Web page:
Una ricetta che risulta salutare anche per chi deve seguire una dieta speciale, come nel caso dell'endometriosi, alla quale è dedicata la settimana europea della consapevolezza dal 4 al 10 marzo 2013.
Despite its name, the Jerusalem artichoke has no relation to Jerusalem, and it is not a type of artichoke, though both are members of the daisy family. The origin of the name is uncertain. Italian settlers in the USA called the plant girasole, the Italian word for sunflower, because of its resemblance to the garden sunflower (note: both the sunflower and the sunchoke are part of the same genus: Helianthus). Over time, the name girasole may have been changed to Jerusalem. Another explanation for the name is that the Pilgrims, when they came to the New World, named the plant with regard to the “New Jerusalem” they believed they were creating in the wilderness. The English later corrupted girasole artichoke (meaning, “sunflower artichoke”) to Jerusalem artichoke. There have also been various other names applied to the plant, such as the French or Canada potato, topinambour, and lambchoke. Sunchoke, a name by which it’s still known today, was invented in the 1960s by Frieda Caplan, a produce wholesaler who was trying to revive the plant’s appeal.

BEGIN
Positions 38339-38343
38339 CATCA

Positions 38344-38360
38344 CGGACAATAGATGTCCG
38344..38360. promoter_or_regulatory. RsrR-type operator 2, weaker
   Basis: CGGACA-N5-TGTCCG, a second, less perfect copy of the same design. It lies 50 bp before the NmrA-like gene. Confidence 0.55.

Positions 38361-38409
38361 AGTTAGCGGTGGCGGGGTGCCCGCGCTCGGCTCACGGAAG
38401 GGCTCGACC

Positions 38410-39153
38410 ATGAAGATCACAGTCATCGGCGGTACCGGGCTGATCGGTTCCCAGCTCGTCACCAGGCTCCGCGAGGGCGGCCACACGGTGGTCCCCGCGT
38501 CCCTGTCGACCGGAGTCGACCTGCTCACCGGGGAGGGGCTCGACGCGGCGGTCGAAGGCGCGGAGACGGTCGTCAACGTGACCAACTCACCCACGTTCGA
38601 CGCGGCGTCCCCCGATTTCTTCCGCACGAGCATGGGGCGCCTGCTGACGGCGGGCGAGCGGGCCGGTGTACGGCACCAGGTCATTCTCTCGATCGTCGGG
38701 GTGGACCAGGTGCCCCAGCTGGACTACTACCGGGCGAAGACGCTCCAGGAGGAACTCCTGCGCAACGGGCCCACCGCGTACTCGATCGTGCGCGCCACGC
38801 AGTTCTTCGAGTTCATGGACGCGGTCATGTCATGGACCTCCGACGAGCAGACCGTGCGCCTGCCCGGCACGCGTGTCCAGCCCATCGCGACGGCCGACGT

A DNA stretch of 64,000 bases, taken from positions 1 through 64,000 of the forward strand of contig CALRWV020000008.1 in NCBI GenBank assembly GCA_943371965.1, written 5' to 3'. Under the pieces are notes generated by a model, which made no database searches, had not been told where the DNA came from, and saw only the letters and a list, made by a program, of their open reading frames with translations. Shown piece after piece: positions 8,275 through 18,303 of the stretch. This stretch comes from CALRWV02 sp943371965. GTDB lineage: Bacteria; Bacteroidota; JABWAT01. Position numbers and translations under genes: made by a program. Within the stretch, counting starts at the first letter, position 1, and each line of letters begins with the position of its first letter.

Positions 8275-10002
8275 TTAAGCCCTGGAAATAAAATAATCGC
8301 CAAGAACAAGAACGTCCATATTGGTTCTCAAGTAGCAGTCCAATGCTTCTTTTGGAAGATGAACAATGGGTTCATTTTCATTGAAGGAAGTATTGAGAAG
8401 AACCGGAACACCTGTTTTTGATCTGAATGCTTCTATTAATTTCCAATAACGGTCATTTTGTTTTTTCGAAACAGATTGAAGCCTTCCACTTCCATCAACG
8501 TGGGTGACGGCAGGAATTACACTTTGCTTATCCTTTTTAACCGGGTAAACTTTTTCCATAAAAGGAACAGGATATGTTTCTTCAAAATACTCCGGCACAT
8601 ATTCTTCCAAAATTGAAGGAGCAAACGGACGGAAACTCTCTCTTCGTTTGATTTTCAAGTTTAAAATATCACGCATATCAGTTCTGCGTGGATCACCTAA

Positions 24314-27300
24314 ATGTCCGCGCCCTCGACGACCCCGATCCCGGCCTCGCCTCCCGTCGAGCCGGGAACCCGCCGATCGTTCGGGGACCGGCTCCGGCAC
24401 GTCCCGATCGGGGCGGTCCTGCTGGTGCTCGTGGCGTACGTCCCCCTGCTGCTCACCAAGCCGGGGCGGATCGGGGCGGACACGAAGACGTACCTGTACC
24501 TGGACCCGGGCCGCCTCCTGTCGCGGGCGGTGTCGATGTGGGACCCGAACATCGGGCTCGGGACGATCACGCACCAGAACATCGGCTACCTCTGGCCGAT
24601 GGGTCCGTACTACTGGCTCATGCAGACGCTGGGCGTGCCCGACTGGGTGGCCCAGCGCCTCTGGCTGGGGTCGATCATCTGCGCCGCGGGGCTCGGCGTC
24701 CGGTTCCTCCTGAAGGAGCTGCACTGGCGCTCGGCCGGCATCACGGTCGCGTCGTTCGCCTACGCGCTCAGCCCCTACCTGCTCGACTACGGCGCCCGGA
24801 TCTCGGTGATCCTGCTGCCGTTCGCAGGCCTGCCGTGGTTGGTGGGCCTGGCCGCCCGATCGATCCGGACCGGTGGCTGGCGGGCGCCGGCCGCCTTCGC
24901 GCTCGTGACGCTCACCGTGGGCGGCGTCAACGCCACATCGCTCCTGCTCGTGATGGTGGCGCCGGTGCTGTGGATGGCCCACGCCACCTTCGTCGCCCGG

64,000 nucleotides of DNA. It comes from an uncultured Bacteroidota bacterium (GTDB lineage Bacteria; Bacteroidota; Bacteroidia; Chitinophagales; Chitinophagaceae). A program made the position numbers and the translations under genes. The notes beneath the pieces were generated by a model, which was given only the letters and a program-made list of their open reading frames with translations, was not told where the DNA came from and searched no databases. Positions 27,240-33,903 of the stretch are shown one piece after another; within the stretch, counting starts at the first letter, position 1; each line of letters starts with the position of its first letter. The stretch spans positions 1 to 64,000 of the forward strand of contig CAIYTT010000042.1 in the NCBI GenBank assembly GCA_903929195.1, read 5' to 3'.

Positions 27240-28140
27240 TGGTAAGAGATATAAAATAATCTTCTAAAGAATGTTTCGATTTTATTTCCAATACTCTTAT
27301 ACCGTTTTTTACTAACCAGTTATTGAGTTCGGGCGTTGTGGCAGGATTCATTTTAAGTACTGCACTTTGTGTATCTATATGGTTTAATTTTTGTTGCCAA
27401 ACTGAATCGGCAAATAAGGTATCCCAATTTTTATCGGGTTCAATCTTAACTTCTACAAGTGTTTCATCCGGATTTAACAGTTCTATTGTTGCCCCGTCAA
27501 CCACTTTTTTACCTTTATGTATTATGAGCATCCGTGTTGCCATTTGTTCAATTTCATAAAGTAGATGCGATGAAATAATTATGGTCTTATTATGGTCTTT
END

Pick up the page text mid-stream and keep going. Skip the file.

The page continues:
The artichoke part of the Jerusalem artichoke's name comes from the taste of its edible tuber. Samuel de Champlain, the French explorer, sent the first samples of the plant to France, noting its taste was similar to an artichoke.
The German version of Wikipedia attributes the name "topinambur" to a 17th century coincidence at the Vatican (in 1615) when a sample of the tuber from Canada was on display, as having helped French Canadian settlers to survive the Winter; at the same time a member of the Brazilian coastal tribe, the Tupinambá, was also visiting. The New World connection evidently resulted in the name for Jerusalem artichoke now used in Spanish, German, Romanian and French.
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